Decant Day, 23 November 2016: Ground floor gallery objects on the move

By Fiona Booth, Digital Engagement Officer

As a member of the Programmes Team, I’m not directly involved in the physical move of the Museum and Art Gallery’s collections. That’s primarily been the significant task for our Collections Team and our MA Team (front of house) with volunteers ably supporting. However, it’s been really interesting to go into the main building recently to see what’s been happening.

The first noticeable thing when you walk into our foyer – once a central meeting point for people coming in – is that it’s now a holding zone for items that were previously in galleries or storage and are now ready to leave the building for their temporary home.

I pass through the foyer when going to meetings or catching up with staff and am always struck by the amount of packing materials being held here, as well as the number of boxes that have been processed. It’s usually a hive of activity! Not being in the galleries every day, it’s really noticeable to see what has been moved each week. When I speak to staff and volunteers involved, I really start to appreciate the effort that has gone into planning the decant, let alone physically carrying it out.

Claire, Val and Tina from our MA Team are working through the World Cultures objects that were in the stores. Each object in each box is checked and paperwork completed. Before the box can leave the building, the packing within it is checked too. Some of the groundwork is in place because a World Cultures project a few years ago included storage improvements. This was long before the History Centre project became a reality however, so extra care needs to be taken if objects are packed in layers within a box, for example. Then some inventive work happens, often structuring string or tape within the box, to ensure that delicate parts of an object are protected on their journey out of the building.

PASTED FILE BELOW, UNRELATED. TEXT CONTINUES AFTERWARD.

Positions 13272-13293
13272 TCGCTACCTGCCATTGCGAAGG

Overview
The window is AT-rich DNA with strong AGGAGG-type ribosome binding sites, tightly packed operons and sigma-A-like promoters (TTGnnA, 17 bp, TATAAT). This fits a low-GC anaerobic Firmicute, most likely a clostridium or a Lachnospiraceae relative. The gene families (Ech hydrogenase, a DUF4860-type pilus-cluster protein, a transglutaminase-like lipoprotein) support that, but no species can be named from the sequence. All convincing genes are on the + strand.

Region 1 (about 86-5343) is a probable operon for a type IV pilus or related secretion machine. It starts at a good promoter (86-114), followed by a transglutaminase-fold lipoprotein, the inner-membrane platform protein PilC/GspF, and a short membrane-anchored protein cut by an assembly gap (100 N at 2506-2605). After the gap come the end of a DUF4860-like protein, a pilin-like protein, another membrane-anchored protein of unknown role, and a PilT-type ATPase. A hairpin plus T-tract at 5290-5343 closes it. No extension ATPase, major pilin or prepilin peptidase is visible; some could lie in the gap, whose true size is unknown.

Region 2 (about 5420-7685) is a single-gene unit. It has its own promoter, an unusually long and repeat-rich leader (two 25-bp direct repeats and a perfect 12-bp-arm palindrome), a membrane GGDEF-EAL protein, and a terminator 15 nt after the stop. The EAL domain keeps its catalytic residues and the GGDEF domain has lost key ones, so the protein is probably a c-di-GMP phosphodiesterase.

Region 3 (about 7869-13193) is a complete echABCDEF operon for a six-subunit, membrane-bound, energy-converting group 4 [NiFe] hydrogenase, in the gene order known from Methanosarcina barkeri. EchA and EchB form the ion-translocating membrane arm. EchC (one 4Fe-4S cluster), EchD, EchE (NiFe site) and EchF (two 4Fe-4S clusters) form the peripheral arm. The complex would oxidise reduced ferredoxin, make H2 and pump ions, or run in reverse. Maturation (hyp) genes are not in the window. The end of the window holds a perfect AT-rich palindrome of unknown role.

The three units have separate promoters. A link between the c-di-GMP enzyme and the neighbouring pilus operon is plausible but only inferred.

Our shop and café area is now a ceramics working area and I really enjoy looking at all sorts of objects while they’re being packed here. I followed Vicky and Jane to see what’s involved in packing this collection.  Off to the basement they went with a trolley, to bring up the next lot of ceramics to be packed. This involves carefully removing the items from their shelving – as you can see, they are stored behind glass doors. They’re placed in the trolley and the trip back upstairs is carefully made to a huge workstation where the packing can begin.

For our curators, packing objects that were on display can present their own challenges. For example, some objects that were on display in our ‘Bringing the World to Plymouth’ gallery were nicely mounted and it would be a shame to repack the object differently. Other objects would have not been stored in boxes at all. These now require boxes so they can be transported offsite.  Sometimes the object won’t fit in a standard box so a new bespoke one has to be made!

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The physical move is not the only challenge. As part of the collections care process we must ensure we document the new location of all our objects once they’ve been moved. So, before each item is packed the accession number is noted on a transportation sheet. The number of the box it’s being stored in is also recorded. To assist with this process we’ve got PCs located in our galleries. This enables us to update the database as swiftly as possible. Once these details have been captured, the object moves onto be packed.

A woman holding a bowl, whilst sitting at a desk with a computer
Checking the object details on the database

I can’t imagine having to do this each time I moved house! The amount of planning this has taken is considerable – but we are now over half way through the decant with more objects out of the building than in it. This is a massive achievement for all involved.

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